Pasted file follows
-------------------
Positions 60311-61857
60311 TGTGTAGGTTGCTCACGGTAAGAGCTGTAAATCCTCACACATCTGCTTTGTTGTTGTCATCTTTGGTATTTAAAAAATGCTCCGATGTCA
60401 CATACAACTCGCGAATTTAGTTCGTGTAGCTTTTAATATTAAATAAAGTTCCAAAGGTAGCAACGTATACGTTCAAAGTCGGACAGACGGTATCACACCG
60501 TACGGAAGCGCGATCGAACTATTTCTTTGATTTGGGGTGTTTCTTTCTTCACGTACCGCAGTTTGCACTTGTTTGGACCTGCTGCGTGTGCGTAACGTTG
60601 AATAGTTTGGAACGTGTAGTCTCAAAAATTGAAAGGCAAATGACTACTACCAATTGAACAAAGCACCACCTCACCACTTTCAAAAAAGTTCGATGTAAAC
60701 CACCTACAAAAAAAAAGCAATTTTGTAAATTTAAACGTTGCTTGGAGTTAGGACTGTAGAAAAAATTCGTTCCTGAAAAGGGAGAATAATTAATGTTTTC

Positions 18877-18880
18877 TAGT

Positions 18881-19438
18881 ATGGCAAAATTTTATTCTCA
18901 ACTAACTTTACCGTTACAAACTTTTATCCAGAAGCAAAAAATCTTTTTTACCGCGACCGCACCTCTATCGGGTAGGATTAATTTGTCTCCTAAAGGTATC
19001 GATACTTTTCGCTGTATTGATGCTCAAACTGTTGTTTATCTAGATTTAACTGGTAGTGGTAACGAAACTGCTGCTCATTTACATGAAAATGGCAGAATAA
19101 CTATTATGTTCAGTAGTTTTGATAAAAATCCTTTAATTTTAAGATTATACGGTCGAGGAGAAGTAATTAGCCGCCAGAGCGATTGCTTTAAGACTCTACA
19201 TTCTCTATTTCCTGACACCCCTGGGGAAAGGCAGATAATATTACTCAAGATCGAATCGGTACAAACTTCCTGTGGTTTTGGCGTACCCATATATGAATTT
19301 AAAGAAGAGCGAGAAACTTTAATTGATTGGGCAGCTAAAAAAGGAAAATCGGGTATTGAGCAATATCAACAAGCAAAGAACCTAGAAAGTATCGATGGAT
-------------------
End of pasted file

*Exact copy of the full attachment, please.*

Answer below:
Positions 60311-61857
60311 TGTGTAGGTTGCTCACGGTAAGAGCTGTAAATCCTCACACATCTGCTTTGTTGTTGTCATCTTTGGTATTTAAAAAATGCTCCGATGTCA
60401 CATACAACTCGCGAATTTAGTTCGTGTAGCTTTTAATATTAAATAAAGTTCCAAAGGTAGCAACGTATACGTTCAAAGTCGGACAGACGGTATCACACCG
60501 TACGGAAGCGCGATCGAACTATTTCTTTGATTTGGGGTGTTTCTTTCTTCACGTACCGCAGTTTGCACTTGTTTGGACCTGCTGCGTGTGCGTAACGTTG
60601 AATAGTTTGGAACGTGTAGTCTCAAAAATTGAAAGGCAAATGACTACTACCAATTGAACAAAGCACCACCTCACCACTTTCAAAAAAGTTCGATGTAAAC
60701 CACCTACAAAAAAAAAGCAATTTTGTAAATTTAAACGTTGCTTGGAGTTAGGACTGTAGAAAAAATTCGTTCCTGAAAAGGGAGAATAATTAATGTTTTC

Positions 18877-18880
18877 TAGT

Positions 18881-19438
18881 ATGGCAAAATTTTATTCTCA
18901 ACTAACTTTACCGTTACAAACTTTTATCCAGAAGCAAAAAATCTTTTTTACCGCGACCGCACCTCTATCGGGTAGGATTAATTTGTCTCCTAAAGGTATC
19001 GATACTTTTCGCTGTATTGATGCTCAAACTGTTGTTTATCTAGATTTAACTGGTAGTGGTAACGAAACTGCTGCTCATTTACATGAAAATGGCAGAATAA
19101 CTATTATGTTCAGTAGTTTTGATAAAAATCCTTTAATTTTAAGATTATACGGTCGAGGAGAAGTAATTAGCCGCCAGAGCGATTGCTTTAAGACTCTACA
19201 TTCTCTATTTCCTGACACCCCTGGGGAAAGGCAGATAATATTACTCAAGATCGAATCGGTACAAACTTCCTGTGGTTTTGGCGTACCCATATATGAATTT
19301 AAAGAAGAGCGAGAAACTTTAATTGATTGGGCAGCTAAAAAAGGAAAATCGGGTATTGAGCAATATCAACAAGCAAAGAACCTAGAAAGTATCGATGGAT